Understanding Complementary TherapiesDownload this book (pdf, 985.59 kb)
Learning about about complementary therapies can help you make decisions about your treatment plan for cancer. Finding out how other people used complementary therapies can be an important part of this process. However, it is important to remember that what worked for one person may not be appropriate for you. You still need to weigh up the pros and cons of using different complementary therapies based on your individual case.
The following stories were obtained from interviews in 2008 as part of the research for the booklet Understanding Complementary Therapies.
I was diagnosed with breast cancer in 2003. I'd used Chinese herbs and acupuncture for a long time, so I wanted to know whether I could avoid conventional cancer treatment. My therapist advised me against this and she offered to work with my medical team.
I agreed to have surgery, followed by chemotherapy and hormone-suppressant medication. When I spoke to my oncologist about using complementary therapies, he said he couldn't stop me, but he wanted my therapist to know about my medical treatment.
I had acupuncture the day before my operation to help reduce the stress my body and I would be put under. After surgery, my therapist came to the hospital and gave me acupuncture in my legs to help build my blood, clear toxins from my body and restore my energy. Later, I also had acupuncture for the nausea caused by chemotherapy, and for the hot flushes and lethargy I had from going through a drug-induced menopause.
My therapist also gave me different mixtures of Chinese herbs depending on my symptoms. For constipation, I had a traditional laxative formula that was much gentler and more effective than the conventional laxative I had been prescribed. My therapist also advised me on ways to improve my diet and choose foods that were rich in nutrients and fibre. I ate red fruits and vegetables to improve the health of my blood. Pears and pear juice helped the constipation.
Comparing my experience to others in my support group, I feel I benefited from my TCM therapist's contribution. My side effects didn't seem as bad as other people's and it was great to have someone else looking at the bigger picture of my health and recovery.
In 2002 I was diagnosed with Burkitt's lymphoma. It's a highly aggressive tumour and required several bouts of chemotherapy over a five-month period. I was hospitalised for three of those months. The chemotherapy left me with a mild form of neuropathy (nerve pain and numbness). Two years later, I still had numbness in my feet and I had trouble solving problems quickly. At times I felt I was very simple, especially when I was tired. My specialist felt I was not likely to improve.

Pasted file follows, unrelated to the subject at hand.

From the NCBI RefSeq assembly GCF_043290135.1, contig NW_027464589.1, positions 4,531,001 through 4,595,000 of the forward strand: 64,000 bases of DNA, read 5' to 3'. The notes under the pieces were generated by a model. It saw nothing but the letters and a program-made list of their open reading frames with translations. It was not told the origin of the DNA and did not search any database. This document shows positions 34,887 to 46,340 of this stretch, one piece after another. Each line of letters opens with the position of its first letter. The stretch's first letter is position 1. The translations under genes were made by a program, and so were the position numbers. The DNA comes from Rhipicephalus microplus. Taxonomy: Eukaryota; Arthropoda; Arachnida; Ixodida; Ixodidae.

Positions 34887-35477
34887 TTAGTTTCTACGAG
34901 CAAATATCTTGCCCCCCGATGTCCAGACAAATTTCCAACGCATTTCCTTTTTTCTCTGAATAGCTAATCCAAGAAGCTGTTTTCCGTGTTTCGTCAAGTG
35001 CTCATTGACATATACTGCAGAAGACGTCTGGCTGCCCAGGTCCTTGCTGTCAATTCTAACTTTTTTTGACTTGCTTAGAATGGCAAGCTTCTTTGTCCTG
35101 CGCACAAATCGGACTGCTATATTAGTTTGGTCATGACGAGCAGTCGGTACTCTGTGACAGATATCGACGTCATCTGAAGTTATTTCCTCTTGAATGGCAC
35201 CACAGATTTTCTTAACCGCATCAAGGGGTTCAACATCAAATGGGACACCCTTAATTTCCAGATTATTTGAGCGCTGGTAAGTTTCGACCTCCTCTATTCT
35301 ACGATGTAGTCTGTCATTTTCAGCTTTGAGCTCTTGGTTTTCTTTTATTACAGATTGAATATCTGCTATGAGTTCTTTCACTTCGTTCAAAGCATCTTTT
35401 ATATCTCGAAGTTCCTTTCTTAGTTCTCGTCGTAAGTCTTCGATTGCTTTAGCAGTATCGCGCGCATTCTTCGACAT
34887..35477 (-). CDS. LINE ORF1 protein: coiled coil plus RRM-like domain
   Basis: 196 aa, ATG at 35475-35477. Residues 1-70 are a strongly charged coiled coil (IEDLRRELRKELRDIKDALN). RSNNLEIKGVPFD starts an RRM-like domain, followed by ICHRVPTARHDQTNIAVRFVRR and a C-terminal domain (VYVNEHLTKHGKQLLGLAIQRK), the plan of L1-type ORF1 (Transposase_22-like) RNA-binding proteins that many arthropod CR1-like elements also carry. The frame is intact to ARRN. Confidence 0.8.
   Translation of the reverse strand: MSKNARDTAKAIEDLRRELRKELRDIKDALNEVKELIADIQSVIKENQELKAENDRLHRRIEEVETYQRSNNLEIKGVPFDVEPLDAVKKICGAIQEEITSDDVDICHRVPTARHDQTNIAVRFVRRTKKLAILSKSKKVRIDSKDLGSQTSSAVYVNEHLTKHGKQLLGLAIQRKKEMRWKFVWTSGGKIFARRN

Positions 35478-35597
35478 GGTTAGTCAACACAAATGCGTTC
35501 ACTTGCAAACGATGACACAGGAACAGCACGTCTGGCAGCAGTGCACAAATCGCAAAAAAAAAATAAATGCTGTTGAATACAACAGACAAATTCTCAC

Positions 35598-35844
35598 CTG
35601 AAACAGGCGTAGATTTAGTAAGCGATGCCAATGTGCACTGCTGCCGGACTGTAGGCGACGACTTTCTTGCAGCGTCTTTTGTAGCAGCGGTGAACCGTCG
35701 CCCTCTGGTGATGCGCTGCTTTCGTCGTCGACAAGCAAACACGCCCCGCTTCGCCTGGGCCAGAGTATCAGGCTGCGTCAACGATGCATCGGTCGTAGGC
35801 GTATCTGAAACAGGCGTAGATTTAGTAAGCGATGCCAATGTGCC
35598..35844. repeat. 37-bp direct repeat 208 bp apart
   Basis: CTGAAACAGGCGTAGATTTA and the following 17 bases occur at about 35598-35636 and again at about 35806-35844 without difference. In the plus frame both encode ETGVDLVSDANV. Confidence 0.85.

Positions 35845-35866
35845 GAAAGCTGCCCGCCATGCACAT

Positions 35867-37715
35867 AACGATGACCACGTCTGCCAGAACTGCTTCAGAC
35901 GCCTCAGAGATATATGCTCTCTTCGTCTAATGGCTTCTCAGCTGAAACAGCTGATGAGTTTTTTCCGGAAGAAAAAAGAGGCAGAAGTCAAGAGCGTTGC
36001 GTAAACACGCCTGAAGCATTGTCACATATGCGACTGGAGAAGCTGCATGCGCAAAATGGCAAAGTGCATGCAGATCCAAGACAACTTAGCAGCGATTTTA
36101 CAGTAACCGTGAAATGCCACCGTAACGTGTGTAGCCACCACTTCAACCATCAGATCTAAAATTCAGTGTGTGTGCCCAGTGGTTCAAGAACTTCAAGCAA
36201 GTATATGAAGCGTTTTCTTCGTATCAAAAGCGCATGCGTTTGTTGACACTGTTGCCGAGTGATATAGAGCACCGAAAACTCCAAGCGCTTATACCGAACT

One day in late 2004 I met a reflexologist. I had never heard of this form of therapy. That same night, I received a phone call from a friend who was undergoing treatment for breast cancer. She indicated that some of her fellow patients, also suffering from neuropathy, had received some benefit from reflexology. I looked up reflexology on the Internet and then spoke with my GP who was supportive of me trying it. I then rang the reflexologist for an appointment.
I have had about 20 sessions over a three-year period with my reflexologist. The neuropathy has improved, although not completely. I have also suffered from depression, and the reflexologist's support has complemented other treatments for this condition.
I've found reflexology to be a positive part of my recovery. I was at complete peace and fully relaxed during the treatment sessions. I wish I had started reflexology earlier and I would have appreciated having reflexology in the hospital when I was having chemotherapy.
Just before Christmas in 2007, I felt some pain in my breast and noticed changes to my nipple, so I saw my GP. I hardly ever go to the doctors because I'm a naturopath and don't get sick very often.
I had a core biopsy, which showed a malignancy, so I was scheduled in for a lumpectomy in January. It was really hard waiting for test results and the surgery, but I had to, because everything had shut down over the holiday period.
While I was waiting, I took herbal and nutritional remedies for my general well-being. I had always had a very good diet and lifestyle, but after I was diagnosed, I took herbs that would help strengthen and support my body to deal with different aspects of surgery, such as recovering from the anaesthetic and helping my tissue heal.
After the operation, I didn't feel pain but I was really nauseous, so I took a homoeopathic remedy to quell this.
Luckily the cancer hadn't spread to my lymph nodes, but the surgeon hadn't got a clear margin, so I had to have a mastectomy in February. I had lots of pain after surgery, so I took homoeopathic remedies in the hospital for pain relief and bruising. I also had herbs for healing the scar tissue.
Although I was given the all clear with the pathology results, I was offered further treatments, but I decided to wait to see how my body recovered.
For me, becoming informed about the cancer and the different treatments, taking control of the situation by being able to choose what treatments I did and did not want, and keeping positive were really important for my recovery.
- Call the Cancer Council Helpline on 13 11 20.